Cognitive information processing (CIP) is not associated with the work of a single theorist; rather, it builds on the work of a number of researchers who share a common paradigm. Like the behaviorists, CIP theorists are concerned about observable behaviors; but, unlike behaviorists, they use those behaviors to make inferences about underlying mental processes that cannot be directly observed. The basic CIP model is concerned with fundamental mental operations, mainly how we perceive and remember events and information.
According to Solso (2001) there are three basic assumptions with regards to information processing model:
1.Cognition can be understood by analyzing it into a series of (mostly) sequential stages.
2. At each stage unique processes take place on incoming information. The eventual response (e.g. "Yes, I know where that is") is assumed to be the outcome of these stages: perception, coding the information, recalling the information from memory, concept formulation, judgment, and language production (Solso, 2001).
3. Finally, after each stage receives this information from prior stages it performs its unique function.
What are some of the historical forces behind the development and the neurocognitive revolution? Cognitive psychologists are seeking neurological explanations for their findings, and in turn in order to explain these observations neuroscientists are turning to the cognitive psychologist (Solso, 2001). As stated previously cognitive psychologists observe behaviors to make inferences about mental operations (e.g. detection, storage, and use of information), whereas, neuropsychologists (or neuroscience) study the relationships between neurosciences and cognitive psychology, using the theories of the mind that deal with memory, sensation and perception, problem solving, language processing, motor function, and thinking. Such techniques that have been investigated are MRI, PET, EEG, and show not only the structures of cognition but also the process involved (Solso, 2001).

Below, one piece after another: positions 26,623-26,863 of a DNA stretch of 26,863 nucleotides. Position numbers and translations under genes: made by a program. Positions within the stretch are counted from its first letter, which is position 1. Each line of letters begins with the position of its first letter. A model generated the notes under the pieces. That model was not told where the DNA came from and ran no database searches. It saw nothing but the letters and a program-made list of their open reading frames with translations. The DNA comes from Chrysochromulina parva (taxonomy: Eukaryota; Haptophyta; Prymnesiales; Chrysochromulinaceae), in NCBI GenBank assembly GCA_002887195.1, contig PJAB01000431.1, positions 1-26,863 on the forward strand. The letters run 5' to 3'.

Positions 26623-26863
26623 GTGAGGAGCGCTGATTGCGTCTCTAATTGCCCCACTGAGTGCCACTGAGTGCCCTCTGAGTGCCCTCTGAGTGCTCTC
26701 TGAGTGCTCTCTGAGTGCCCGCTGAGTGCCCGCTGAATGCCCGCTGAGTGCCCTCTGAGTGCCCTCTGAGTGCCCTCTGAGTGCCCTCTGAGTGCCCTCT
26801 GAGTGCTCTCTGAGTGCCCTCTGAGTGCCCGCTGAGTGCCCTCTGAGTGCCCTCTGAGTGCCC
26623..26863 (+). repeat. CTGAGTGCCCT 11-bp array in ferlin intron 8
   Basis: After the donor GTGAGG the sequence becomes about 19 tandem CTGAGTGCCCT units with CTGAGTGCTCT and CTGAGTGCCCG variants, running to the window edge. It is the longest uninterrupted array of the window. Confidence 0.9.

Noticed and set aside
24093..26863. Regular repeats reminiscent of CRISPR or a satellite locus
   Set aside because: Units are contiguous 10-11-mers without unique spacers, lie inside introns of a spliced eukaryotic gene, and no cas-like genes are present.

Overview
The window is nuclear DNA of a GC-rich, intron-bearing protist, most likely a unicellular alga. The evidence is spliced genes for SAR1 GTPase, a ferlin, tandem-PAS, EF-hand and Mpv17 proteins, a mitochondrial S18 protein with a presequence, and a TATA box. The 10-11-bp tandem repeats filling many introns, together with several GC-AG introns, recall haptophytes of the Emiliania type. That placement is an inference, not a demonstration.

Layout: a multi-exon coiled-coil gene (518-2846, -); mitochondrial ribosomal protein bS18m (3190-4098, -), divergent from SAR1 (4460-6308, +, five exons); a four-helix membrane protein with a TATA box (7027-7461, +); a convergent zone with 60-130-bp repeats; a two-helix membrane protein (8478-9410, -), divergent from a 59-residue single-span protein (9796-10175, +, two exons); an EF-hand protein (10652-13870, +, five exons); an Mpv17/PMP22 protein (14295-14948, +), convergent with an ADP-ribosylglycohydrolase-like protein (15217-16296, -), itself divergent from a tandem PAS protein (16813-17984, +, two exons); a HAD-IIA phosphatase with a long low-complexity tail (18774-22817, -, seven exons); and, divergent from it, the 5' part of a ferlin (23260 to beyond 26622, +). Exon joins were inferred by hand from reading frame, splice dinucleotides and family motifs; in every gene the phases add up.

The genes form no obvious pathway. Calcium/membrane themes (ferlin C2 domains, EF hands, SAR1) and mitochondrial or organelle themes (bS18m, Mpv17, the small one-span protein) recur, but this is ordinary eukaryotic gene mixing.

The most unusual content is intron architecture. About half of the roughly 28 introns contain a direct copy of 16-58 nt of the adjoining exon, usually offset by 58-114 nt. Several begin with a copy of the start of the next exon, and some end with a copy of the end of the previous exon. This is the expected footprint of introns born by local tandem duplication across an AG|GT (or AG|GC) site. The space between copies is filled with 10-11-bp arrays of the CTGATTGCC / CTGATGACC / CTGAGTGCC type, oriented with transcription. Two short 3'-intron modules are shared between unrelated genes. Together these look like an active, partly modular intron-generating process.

It is a combination to these two sciences that are...